# Huge t-statistic vs Hetero. and Auto.

#### Akavall

##### New Member
Lets say I am working with time-series and I regressed y on x and I get a huge t-statistic, lets say 15. Would it be reasonable to assume that even if there is heteroskedasticity and autocorrelation, the relationship between x and y is still statistically significant because t-statistic is so huge. I've seen this done boeore, so I doubt it is wrong (totally wrong), but this looks strange. Any thoughts on this?

#### mp83

##### TS Contributor
When aytoCorr or heteroSc is present then standard errors are poorly estimated. Then you have to estimate them using a robust estimate, i.e White etc. Those estimates will be larger than the initial and therefor reduce the the t-statistics.

So , no matter the hugeness (sic) of t you have to go through this procedure.

Hope it doesn't ruin your x-y relationship!

#### Akavall

##### New Member
When aytoCorr or heteroSc is present then standard errors are poorly estimated. Then you have to estimate them using a robust estimate, i.e White etc. Those estimates will be larger than the initial and therefor reduce the the t-statistics.

So , no matter the hugeness (sic) of t you have to go through this procedure.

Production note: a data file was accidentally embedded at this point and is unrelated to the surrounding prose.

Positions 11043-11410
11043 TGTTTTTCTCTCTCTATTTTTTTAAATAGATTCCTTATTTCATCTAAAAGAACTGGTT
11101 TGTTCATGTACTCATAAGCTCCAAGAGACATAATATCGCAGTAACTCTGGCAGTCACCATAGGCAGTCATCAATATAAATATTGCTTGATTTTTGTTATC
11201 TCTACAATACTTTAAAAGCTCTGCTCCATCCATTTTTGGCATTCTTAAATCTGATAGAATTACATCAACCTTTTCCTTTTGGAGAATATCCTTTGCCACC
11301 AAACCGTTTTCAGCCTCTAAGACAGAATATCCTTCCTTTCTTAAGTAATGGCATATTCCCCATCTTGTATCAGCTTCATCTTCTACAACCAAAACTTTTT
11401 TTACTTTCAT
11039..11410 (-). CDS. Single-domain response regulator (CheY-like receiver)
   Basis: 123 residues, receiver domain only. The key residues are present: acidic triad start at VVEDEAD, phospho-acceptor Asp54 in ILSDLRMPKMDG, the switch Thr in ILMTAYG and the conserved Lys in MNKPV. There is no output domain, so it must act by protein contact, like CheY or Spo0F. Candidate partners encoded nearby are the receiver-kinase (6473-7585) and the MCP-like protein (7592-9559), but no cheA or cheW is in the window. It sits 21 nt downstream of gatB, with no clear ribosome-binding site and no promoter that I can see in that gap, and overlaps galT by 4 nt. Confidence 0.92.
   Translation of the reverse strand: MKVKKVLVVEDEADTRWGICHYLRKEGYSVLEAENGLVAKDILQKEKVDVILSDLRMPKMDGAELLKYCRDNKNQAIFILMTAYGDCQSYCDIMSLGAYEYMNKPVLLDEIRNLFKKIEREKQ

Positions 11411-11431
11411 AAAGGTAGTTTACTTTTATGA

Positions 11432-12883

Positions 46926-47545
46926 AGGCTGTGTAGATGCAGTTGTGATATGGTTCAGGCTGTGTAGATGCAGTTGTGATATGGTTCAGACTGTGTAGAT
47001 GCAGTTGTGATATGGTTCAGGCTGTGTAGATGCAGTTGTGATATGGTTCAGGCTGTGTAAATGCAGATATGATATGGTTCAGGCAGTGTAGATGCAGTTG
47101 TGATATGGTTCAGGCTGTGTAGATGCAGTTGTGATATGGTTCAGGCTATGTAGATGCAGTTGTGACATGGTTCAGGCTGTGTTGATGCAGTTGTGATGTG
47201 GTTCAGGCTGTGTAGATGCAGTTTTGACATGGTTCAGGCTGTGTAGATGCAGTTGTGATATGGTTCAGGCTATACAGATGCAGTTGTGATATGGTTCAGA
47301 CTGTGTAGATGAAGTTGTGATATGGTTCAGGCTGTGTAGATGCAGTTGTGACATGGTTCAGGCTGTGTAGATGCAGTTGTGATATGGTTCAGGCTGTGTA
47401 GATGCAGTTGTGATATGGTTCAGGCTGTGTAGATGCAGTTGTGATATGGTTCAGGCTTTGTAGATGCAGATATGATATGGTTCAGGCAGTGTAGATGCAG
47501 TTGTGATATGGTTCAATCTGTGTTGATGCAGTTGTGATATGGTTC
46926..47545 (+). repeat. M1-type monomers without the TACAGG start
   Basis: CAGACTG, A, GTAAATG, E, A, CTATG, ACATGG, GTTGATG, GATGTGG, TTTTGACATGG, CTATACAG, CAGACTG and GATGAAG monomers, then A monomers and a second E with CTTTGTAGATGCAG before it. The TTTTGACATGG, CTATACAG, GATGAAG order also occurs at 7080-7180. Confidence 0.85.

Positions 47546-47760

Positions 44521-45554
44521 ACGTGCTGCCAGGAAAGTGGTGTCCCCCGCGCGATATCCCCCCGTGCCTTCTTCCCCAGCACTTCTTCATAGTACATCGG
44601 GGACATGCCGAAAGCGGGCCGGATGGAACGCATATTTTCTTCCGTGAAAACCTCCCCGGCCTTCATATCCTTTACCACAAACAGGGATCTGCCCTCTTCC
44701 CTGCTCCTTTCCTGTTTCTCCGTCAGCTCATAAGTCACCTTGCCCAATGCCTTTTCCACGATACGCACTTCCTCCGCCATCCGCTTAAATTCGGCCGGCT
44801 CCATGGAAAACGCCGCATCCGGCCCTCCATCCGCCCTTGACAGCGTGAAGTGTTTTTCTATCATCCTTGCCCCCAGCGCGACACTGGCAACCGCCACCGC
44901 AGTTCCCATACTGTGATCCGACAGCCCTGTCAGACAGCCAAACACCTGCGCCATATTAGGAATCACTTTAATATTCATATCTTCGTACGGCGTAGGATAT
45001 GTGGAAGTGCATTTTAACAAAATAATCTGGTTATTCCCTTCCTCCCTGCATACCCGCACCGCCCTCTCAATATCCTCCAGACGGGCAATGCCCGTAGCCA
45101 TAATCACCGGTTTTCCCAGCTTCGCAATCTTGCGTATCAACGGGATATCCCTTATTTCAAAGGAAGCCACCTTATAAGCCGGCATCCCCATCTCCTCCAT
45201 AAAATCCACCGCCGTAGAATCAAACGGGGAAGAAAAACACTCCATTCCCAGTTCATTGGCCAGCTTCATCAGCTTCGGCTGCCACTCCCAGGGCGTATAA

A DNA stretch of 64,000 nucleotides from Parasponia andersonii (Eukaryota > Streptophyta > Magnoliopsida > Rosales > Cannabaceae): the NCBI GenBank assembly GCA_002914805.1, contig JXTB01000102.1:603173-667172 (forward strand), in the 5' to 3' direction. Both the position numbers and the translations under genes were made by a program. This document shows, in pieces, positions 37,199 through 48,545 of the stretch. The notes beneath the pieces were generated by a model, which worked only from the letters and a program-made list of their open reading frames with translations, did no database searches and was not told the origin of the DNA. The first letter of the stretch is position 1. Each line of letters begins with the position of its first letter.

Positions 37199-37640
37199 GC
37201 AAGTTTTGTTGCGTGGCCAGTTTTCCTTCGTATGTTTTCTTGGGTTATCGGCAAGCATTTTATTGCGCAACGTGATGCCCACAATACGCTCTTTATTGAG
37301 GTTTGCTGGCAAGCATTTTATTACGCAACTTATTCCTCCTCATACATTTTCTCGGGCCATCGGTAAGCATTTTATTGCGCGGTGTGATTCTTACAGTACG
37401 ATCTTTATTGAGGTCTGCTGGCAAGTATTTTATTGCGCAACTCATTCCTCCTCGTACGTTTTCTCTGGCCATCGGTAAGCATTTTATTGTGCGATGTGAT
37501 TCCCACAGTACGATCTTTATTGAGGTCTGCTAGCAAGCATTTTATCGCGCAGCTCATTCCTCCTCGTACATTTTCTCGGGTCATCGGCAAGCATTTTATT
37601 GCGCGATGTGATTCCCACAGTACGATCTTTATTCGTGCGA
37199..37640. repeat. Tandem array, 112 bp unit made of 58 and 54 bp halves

Hope it doesn't ruin your x-y relationship!
Calculating robust standard errors actually increased my t-statistic to 23.5! The problem is that I get a Durbin-Watson of 0.146, which is of course to low, e.i. I have a bad autocorrelation problem. I wonder if t-statistic of 23.5 can make up for that.

If I put my variables in first differences, there is no more relationship, but then again first differencing often lead to the loss of information.

Thanks again.

#### mp83

##### TS Contributor
I don't get that. When using White or something like that the only thing that chenge is s.e (which get larger) and that the denominator og the T statistic.So provided that the estimete remains unchanged (which is the situation hear) the t should get smaller.

By the way, what's your R square?

#### Akavall

##### New Member
Actually my s.e. decreased when I calculated robust s.e.

My R-squated is 0.68

#### mp83

##### TS Contributor
I don't get it...

If you can describe exactly what you have done so far

#### Akavall

##### New Member
I have two time-series variables, both are in logs, say y and x. If I regress y on x whithout using robust standard erros my t-statistic is about 15, if I regress it with robust standard erros the t-statistic goes up to 23.5.

Btw, what's the formula for the white's standard errors? I googled around for it, but couldn't find it.

#### Akavall

##### New Member
I think those are the formula's stata uses:

OLS variance estimator:
VOLS = s2 * (X'X)^-1

where
N
s2 = (1/(N - k)) Σ ei^2
i=1

Robust (unclustered) variance estimator:
N
Vrob = (X'X)^-1 * [ Σ (ei*xi)' * (ei*xi) ] * (X'X)^-1
i=1

http://www.stata.com/support/faqs/stat/cluster.html

I guess in my case
N
s2 = (1/(N - k)) Σ ei^2
i=1

is greater than

N
[ Σ (ei*xi)' * (ei*xi) ] * (X'X)^-1
i=1

#### Akavall

##### New Member
Thanks, this looks quite interesting.